It's important not to lose hope if the proposal is rejected. If an enterprise lacks a culture of innovation or digitization, it may be necessary to concentrate efforts on selling the idea to a single decision-maker, someone who can champion the proposal. “Find someone within the organization who understands the potential benefits and is willing to advocate for the idea,” Khurjekar suggests.

To bolster the likelihood of success, Khurjekar also advises finding a trusted external stakeholder, such as a customer, vendor, or industry colleague, who will support the proposal. Their perspective can provide valuable insights and credibility, she says. “Particularly compelling is the customer's point of view, showcasing how the technology would directly benefit them and enhance their satisfaction with your company's services or products.”

Although it's natural to be deeply invested in your idea, don't let emotions overwhelm you if the proposal is initially rejected. “All feedback [from management decision-makers] should be eagerly received,” Biswas says. Recover, reconfigure, and try again, he advises. “By seeking advice, one can often turn objectors into advocates who will themselves offer solutions that overcome their own objections,” he explains.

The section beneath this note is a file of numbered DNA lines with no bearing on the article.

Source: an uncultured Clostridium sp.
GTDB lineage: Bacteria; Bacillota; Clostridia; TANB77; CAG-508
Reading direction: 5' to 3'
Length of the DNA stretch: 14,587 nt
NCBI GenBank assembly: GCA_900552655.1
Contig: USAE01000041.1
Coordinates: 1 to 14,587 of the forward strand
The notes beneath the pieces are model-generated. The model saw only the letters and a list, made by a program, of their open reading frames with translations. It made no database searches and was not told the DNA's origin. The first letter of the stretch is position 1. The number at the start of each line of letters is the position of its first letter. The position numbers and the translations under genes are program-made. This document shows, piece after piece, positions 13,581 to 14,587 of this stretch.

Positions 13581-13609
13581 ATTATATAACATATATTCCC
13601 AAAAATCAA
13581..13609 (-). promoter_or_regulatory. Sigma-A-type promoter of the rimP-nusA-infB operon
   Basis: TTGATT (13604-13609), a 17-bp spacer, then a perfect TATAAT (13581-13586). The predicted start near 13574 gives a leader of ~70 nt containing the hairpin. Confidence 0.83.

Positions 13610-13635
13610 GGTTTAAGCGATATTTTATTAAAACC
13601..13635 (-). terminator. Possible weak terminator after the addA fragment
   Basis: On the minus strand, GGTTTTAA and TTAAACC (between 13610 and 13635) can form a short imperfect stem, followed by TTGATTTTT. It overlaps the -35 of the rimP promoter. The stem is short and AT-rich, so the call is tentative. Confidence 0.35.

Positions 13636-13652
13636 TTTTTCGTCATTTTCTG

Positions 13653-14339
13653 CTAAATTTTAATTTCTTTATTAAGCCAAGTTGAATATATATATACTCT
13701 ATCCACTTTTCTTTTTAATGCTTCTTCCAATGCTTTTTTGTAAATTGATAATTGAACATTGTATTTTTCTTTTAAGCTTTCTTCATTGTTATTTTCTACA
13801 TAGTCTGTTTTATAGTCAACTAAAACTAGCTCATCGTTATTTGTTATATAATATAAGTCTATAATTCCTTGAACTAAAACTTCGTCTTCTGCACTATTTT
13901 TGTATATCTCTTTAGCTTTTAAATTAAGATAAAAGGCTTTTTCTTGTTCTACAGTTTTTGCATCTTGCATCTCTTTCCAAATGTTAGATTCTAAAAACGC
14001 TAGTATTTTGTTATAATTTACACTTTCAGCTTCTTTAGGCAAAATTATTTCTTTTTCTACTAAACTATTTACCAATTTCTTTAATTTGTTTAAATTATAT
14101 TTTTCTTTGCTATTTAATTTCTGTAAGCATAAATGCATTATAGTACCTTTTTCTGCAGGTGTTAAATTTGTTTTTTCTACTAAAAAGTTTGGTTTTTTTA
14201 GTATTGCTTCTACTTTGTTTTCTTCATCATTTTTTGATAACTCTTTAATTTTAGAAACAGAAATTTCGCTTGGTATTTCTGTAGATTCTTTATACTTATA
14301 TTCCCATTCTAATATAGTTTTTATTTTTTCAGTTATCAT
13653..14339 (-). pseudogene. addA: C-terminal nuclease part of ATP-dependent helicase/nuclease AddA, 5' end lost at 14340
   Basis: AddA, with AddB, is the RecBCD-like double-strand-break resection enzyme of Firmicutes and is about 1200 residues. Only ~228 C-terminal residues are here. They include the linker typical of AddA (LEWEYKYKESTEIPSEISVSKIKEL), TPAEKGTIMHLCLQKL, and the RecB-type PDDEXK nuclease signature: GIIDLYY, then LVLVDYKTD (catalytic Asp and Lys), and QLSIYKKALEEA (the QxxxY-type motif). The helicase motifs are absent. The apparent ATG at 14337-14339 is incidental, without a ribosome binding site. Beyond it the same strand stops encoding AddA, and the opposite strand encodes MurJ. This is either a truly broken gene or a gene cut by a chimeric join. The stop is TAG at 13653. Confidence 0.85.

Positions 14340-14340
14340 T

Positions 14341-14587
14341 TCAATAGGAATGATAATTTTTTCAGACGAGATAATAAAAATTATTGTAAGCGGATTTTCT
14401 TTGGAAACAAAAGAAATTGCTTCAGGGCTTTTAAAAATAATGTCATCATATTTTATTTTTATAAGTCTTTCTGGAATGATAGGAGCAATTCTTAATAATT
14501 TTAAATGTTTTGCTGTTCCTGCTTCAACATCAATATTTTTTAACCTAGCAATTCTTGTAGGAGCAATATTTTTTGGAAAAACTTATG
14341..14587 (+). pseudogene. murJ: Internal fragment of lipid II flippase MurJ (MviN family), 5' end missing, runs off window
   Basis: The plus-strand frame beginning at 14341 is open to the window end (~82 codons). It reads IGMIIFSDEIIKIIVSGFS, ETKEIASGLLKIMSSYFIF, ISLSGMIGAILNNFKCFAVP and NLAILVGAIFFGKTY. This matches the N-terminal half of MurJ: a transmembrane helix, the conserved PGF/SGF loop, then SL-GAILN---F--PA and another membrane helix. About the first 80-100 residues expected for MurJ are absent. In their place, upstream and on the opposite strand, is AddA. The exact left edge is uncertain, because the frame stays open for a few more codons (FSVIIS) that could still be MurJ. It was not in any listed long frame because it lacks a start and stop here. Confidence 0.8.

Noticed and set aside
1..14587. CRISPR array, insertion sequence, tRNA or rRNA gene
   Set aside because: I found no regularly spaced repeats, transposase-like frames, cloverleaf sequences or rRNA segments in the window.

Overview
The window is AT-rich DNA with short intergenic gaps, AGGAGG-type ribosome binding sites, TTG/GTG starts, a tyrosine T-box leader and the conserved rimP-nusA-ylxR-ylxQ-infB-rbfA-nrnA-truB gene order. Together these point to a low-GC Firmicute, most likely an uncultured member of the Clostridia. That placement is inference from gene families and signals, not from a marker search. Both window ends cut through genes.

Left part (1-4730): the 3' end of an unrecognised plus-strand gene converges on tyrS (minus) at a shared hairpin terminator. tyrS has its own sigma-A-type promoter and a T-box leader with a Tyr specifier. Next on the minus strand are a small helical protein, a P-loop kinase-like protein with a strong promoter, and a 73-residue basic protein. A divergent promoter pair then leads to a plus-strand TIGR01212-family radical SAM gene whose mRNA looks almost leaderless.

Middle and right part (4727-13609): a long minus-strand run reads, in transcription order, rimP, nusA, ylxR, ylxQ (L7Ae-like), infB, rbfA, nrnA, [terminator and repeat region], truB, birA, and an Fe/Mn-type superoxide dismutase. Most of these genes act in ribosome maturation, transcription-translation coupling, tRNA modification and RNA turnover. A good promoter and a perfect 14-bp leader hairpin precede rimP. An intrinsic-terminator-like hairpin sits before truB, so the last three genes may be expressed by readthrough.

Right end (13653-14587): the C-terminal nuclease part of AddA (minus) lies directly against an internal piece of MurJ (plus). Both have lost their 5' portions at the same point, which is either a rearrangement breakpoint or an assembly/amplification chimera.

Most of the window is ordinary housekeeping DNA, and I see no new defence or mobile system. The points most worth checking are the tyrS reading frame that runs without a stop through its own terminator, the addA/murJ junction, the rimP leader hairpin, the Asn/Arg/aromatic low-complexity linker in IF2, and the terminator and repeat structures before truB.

When deciding which departments and managers will be most qualified to roll out the initiative, Khurjekar recommends starting with a small group of reliable team members. “These stakeholders should have the ability to create measurable value and act as advocates for the technology's success,” she says. “This focused approach allows for successful proof-of-concept wins, builds momentum, demonstrates return on investment, and paves the way for scaling the technology effectively.”

Loose Change

Perhaps the worst thing to do when pitching an initiative is to focus on the change it will generate. “It's an established fact that people are resistant to change.” Biswas states. “The core message should always be around value, and this is true for broader employees as well as senior management.”

Move quickly once final approval has been granted. Don't delay initiative planning and deployment in pursuit of scope or perfection. “It's better to start with a minimum viable product, or an initial version of the technology, and iterate based on feedback and evolving needs,” Khurjekar advises. “Waiting for a perfect solution can lead to missed opportunities and stagnation.”

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About the Author(s)

John Edwards

Technology Journalist & Author

John Edwards is a veteran business technology journalist. His work has appeared in The New York Times, The Washington Post, and numerous business and technology publications, including Computerworld, CFO Magazine, IBM Data Management Magazine, RFID Journal, and Electronic Design. He has also written columns for The Economist's Business Intelligence Unit and PricewaterhouseCoopers' Communications Direct. John has authored several books on business technology topics. His work began appearing online as early as 1983. Throughout the 1980s and 90s, he wrote daily news and feature articles for both the CompuServe and Prodigy online services. His "Behind the Screens" commentaries made him the world's first known professional blogger.